Recently, there have been advances in the area of digital data storage promising outstanding data density and super-long-term data storage. A new data storage technology developed at the University of Southampton can do both. Due to its similarities to the “memory crystals” used in the Superman films, it has been dubbed the "Superman memory crystal."
Hard-drive memory has a useful lifespan of a couple of decades at best, as it is vulnerable to damage from high temperatures, moisture, strong magnetic fields and numerous kinds of mechanical failures. Because of this, companies and consumers alike are forced to upgrade their storage hardware every few years.
Researchers at the University of Southampton have created an extremely dense and durable memory that can store 360 TB of data on a single disc for an indefinite amount of time. The structure, which is made of glass, can resist temperatures up to 1,000° C (1,800° F) and would be perfect for creating portable data archives that can truly stand the test of time.
Information is written using a femtosecond laser, which fires extremely short (a femtosecond is a millionth of a billionth of a second) and powerful bursts of light inside a dense three-dimensional nanostructured glass.
The data is stored in three layers of nanostructured dots separated by five micrometers (millionths of a meter). Each dot contains information in the form of the intensity and polarization of the laser beam. Since there are five variables – the three dimensions plus polarization and intensity – the researchers refer to this technique as "5D data storage."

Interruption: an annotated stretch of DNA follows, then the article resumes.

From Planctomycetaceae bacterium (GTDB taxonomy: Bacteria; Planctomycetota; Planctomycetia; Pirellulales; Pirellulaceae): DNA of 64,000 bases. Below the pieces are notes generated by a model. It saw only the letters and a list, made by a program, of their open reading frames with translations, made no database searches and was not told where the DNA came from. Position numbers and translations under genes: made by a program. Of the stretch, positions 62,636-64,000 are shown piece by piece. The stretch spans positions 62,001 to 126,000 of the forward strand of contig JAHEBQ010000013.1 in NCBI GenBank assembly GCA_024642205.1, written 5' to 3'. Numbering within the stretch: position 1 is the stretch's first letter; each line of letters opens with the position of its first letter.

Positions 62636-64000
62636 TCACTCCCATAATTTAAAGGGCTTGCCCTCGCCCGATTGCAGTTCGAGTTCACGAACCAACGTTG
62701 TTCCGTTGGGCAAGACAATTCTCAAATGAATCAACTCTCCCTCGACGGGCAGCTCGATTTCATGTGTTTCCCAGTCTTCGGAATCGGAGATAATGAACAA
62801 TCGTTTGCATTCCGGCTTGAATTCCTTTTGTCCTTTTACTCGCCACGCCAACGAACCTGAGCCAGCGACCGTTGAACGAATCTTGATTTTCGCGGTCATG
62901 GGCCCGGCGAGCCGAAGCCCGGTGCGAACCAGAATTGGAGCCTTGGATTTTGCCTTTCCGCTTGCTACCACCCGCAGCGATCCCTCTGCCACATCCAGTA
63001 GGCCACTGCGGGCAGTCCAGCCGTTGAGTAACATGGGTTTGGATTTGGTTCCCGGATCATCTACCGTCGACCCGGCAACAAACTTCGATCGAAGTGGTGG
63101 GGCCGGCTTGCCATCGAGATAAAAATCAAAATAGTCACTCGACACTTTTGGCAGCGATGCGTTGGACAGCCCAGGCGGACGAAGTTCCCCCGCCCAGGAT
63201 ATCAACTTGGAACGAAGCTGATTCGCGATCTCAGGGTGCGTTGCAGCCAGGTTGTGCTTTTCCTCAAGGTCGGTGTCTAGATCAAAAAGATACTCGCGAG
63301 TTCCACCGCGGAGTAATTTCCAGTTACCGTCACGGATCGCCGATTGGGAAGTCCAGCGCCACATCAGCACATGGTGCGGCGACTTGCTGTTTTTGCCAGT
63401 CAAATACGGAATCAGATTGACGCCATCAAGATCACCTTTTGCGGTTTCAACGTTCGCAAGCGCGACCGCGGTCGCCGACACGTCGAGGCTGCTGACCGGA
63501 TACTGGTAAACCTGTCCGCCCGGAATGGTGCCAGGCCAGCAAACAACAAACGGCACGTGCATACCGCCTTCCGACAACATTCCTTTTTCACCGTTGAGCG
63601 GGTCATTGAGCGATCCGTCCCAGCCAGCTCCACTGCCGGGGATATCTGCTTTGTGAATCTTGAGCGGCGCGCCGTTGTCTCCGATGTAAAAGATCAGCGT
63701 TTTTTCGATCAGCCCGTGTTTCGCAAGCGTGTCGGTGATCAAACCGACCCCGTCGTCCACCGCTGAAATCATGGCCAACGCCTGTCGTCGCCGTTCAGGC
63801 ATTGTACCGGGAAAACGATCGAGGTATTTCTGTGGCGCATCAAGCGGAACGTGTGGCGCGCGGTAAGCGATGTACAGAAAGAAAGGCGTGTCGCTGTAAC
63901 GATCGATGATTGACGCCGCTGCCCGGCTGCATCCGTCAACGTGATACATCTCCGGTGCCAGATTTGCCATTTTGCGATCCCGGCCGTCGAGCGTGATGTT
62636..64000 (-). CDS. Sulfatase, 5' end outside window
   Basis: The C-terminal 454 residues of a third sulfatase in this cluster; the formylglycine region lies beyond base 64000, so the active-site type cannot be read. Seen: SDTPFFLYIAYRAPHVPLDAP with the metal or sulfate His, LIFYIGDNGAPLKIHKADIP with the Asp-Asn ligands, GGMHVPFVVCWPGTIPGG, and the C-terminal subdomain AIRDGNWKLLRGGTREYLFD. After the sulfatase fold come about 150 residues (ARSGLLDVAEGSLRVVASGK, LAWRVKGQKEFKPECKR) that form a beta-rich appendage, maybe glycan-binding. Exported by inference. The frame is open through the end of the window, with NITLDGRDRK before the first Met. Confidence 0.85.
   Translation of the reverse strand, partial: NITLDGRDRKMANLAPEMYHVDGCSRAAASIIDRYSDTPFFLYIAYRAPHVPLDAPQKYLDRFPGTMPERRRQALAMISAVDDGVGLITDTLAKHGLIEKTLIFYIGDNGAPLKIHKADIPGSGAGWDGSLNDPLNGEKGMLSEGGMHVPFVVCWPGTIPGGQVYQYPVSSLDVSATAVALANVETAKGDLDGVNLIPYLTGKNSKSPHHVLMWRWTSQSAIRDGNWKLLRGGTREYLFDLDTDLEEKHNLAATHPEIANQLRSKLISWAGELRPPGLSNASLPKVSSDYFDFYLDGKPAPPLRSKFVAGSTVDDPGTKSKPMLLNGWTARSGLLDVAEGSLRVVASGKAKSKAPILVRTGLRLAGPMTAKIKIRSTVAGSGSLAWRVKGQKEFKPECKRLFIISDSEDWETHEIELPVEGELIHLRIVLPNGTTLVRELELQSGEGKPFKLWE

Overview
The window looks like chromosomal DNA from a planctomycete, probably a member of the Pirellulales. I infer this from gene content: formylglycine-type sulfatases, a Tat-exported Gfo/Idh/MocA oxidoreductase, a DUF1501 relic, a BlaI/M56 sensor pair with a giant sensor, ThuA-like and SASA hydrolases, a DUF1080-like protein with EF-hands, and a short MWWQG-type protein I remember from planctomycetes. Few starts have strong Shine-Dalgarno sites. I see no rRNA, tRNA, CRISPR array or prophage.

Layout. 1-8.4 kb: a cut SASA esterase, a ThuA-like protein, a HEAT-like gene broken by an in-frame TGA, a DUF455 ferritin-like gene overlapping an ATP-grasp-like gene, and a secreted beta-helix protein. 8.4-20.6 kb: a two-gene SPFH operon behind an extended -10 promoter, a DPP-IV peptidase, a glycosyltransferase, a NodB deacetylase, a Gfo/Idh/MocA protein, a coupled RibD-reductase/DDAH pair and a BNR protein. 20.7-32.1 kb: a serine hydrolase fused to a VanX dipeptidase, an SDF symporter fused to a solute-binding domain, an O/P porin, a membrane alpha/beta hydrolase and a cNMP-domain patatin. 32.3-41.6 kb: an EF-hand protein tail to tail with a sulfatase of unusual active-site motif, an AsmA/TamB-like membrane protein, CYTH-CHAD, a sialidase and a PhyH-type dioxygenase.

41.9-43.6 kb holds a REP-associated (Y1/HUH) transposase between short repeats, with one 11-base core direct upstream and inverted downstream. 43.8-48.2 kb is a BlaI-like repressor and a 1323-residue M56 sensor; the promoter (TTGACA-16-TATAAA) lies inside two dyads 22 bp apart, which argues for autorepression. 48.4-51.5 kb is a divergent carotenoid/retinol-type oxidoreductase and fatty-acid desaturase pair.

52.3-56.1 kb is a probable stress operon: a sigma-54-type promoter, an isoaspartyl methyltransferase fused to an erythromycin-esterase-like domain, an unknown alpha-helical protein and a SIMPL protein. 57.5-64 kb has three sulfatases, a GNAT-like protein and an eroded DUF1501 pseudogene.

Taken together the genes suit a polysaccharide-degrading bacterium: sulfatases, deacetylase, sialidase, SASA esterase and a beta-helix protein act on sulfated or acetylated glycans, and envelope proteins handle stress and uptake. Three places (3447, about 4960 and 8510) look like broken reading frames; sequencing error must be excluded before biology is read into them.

The process changes the way light travels through the glass, creating polarized light that can then be read in much the same way as data in optical fibers, with an optical microscope and a polarizer.
The result is an extremely stable and high-density data storage technique that would allow 360 TB of (almost) incorruptible data to be stored on a standard sized disc. Normally, you'd need close to eighty thousand DVDs to store that amount of data.
While not as impressive as some of the other specifications, read and write speed are also somewhat boosted. "The read speed should be eight times faster compared with conventional disc storage applications, while the writing speed is limited by many factors – power of the laser, refresh rate of the spatial light modulator, number of pulses, and so on," Jinjyu Zhang, who led the research, told Gizmag.
Zhang told us that current writing speed is 12 Kbit/sec, but that this could rise to about 8 Mbit/sec using ferroelectric liquid crystals, and to several Gbit/sec using magneto-optical spatial light modulation (MOSLM). A 300 kb text file was successfully recorded and then retrieved by the researchers. Writing data isn't an irreversible process as the files can be easily erased and then new information written in its place.
"The most practical application is data storage device for storing high capacity important data," says Zhang. "The writing device will cost tens of thousands of pounds using current technology, but the reading device will be much cheaper, around a few hundreds pounds."
An open-access paper (PDF) describing the advance is available for download.
Source: University of Southampton.